Elevated levels of estrogen, progesterone and MSH, especially in the third trimester, have been found in association with melasma30. In vitro studies have shown that cultured human melanocytes express estrogen receptors31. Estradiol increases the level of melanogenic enzyme especially TRP-2 in normal human melanocytes32. Additional supporting evidences showed increased expression of estrogen receptors in the melasma lesional skin33,34. It is speculated that melanocytes in melasma patients may be inherently more sensitive to the increased concentration of estrogens and possibly to the other sex hormones
Hey wishclean, greengables and everyone else commenting on this helpful thread. I have been reading the hormonal forum for a while now, and decided to join so I can ask some questions because wishclean seems to have the same symptoms as me with both androgens and estrogens causing problems.
I have been taking spironolactone for a few months now, and I think it's giving me estrogen dominance symptoms. Before spironolactone, I had actually seen a natureopath who recommended a mixture of saw palmetto, vitex, prickly pear, and some other herbs, but I didn't stick with it long enough to see if it worked and I decided to go with spiro instead. However, my estradiol levels were a bit high (but considered normal range) along with normal androgens on the high end of the scale I guess...I don't remember my progesterone but I think it was low so I think I have the same issues as wishclean and I hope I can get some help here.
Well, now I Have developed some hyperpigmentation, bloating, weight gain, and just a general feeling of discomfort. My skin is a bit better, but I still get breakouts around those crucial times of the month. Is it possible that spiro is giving me estrogen dominance? Do women combine spiro with something else to regulate estrogen? I feel like I'm on birth control all over again...bloated, moody, depressed. please offer me some feedback on what to do.
Hi softfocus. See, I thought the same thing about hyperpigmentation and estrogen dominance. I developed melasma after taking saw palmetto for a few months. My hirsutism had slightly decreased during that time, but then I noticed some hyperpigmentation. I initially thought it was from a glycolic acid product I was using that was too harsh for the sensitive area near my eyes or my salicylic makeup removing wipes because they burnt me in that area, but I'm not sure... a dermatologist and a doctor both told me it's melasma but I got it in a very unusual area.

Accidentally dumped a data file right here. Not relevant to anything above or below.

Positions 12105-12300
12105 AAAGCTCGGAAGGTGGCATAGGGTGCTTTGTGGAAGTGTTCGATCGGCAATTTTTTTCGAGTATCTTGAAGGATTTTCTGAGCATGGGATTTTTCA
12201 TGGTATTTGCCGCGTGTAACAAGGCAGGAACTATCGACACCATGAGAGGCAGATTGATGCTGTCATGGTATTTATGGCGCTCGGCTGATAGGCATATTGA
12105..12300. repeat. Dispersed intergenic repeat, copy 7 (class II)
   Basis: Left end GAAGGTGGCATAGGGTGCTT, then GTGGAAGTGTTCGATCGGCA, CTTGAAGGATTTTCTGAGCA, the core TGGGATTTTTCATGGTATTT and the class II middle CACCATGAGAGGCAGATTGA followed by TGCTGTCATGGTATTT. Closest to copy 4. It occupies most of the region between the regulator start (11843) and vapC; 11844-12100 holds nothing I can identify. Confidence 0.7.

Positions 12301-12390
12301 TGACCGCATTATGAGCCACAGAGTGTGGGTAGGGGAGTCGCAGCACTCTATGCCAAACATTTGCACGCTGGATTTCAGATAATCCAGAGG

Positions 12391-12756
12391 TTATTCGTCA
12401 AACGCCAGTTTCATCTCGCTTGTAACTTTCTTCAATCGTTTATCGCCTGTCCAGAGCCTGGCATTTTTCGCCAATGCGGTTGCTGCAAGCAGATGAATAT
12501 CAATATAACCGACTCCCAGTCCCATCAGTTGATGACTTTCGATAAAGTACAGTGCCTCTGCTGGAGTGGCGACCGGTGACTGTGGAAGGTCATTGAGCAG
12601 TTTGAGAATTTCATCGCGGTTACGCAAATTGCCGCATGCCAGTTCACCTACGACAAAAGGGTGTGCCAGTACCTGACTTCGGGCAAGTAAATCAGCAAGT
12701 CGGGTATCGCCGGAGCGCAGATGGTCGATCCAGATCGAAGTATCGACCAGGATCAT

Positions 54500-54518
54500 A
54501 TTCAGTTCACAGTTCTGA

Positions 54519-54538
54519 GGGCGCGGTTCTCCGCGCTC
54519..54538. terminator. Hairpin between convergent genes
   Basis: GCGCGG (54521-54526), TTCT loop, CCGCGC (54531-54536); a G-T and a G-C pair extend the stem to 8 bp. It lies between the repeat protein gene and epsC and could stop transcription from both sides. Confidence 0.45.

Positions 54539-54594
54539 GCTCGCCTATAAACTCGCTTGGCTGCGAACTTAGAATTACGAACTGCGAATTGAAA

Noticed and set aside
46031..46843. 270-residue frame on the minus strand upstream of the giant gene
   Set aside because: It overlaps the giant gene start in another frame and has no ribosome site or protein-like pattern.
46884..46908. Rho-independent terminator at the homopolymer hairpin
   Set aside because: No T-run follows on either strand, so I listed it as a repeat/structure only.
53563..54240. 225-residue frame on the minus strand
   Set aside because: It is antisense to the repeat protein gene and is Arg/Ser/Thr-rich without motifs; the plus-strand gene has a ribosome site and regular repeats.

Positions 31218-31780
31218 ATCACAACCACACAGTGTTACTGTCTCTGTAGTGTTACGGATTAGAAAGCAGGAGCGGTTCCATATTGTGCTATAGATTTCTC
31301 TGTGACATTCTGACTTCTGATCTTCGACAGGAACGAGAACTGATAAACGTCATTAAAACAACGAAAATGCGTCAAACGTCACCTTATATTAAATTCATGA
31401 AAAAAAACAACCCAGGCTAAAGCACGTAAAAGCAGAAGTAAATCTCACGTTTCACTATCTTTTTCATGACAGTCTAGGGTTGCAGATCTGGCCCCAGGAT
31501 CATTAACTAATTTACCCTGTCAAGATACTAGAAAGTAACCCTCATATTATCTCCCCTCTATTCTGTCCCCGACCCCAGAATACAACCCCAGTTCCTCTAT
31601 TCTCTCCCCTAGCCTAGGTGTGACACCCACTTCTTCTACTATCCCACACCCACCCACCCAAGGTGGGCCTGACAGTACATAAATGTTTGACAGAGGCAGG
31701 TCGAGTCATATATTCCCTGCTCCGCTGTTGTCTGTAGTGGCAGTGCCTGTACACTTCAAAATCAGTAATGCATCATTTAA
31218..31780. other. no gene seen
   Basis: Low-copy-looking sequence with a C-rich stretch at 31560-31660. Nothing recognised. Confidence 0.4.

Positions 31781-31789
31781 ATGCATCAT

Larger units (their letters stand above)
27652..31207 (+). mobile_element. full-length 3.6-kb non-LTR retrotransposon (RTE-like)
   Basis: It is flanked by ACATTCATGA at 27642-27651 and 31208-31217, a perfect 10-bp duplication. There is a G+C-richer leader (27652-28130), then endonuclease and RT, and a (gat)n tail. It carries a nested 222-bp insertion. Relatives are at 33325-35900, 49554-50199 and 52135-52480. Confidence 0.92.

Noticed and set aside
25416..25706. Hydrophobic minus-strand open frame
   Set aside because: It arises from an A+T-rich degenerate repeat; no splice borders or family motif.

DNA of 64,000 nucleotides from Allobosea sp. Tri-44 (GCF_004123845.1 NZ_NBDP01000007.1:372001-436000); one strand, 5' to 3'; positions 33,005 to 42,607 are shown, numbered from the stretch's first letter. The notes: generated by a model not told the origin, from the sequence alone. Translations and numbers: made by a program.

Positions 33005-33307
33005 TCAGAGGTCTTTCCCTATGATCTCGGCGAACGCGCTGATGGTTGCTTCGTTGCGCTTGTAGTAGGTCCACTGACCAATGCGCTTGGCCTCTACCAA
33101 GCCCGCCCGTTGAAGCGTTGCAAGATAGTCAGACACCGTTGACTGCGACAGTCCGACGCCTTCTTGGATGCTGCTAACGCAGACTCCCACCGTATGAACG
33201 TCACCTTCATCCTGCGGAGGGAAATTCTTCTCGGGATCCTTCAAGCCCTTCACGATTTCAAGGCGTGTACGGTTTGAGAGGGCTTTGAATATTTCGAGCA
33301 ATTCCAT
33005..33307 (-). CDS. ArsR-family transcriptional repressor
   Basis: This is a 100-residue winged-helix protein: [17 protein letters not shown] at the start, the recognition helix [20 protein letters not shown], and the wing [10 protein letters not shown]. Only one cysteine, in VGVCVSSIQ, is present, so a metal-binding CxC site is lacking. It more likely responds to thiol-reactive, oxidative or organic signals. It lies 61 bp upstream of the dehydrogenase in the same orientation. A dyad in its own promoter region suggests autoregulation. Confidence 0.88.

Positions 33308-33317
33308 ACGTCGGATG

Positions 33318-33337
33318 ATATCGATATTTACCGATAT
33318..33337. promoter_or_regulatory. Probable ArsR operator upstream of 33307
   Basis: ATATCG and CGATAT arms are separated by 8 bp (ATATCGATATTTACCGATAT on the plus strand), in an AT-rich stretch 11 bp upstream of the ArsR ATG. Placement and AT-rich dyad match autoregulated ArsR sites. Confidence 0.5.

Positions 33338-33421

I haven't taken spironolactone but I read some studies on it a while ago. This in particular might help you:
Spironolactone decreases 5-alpha reductase activity via increased clearance of testosterone secondary to augmented liver hydroxylase activity. In addition, it increases the level of steroid hormone binding globulin (SHBG), thus providing a sink that reduces circulating free testosterone as more is bound by the increased quantity of SHBG. The resultant effect of reducing free testosterone in circulation is an increased estrogenic state, which can lead to gynecomastia or decreased libido, especially when higher doses of oral spironolactone are used.
This is from a recent study done in 2012. Breast cancer is mentioned, but nothing conclusive that would connect it to long term use of spiro. I personally think that estrogening BCPs are more dangerous than DHT blockers. http://www.ncbi.nlm....les/PMC3315877/
I hope greengables can weigh in on this and be more helpful because I haven't research this topic enough.
Edited by WishClean, 25 November 2013 - 10:31 PM.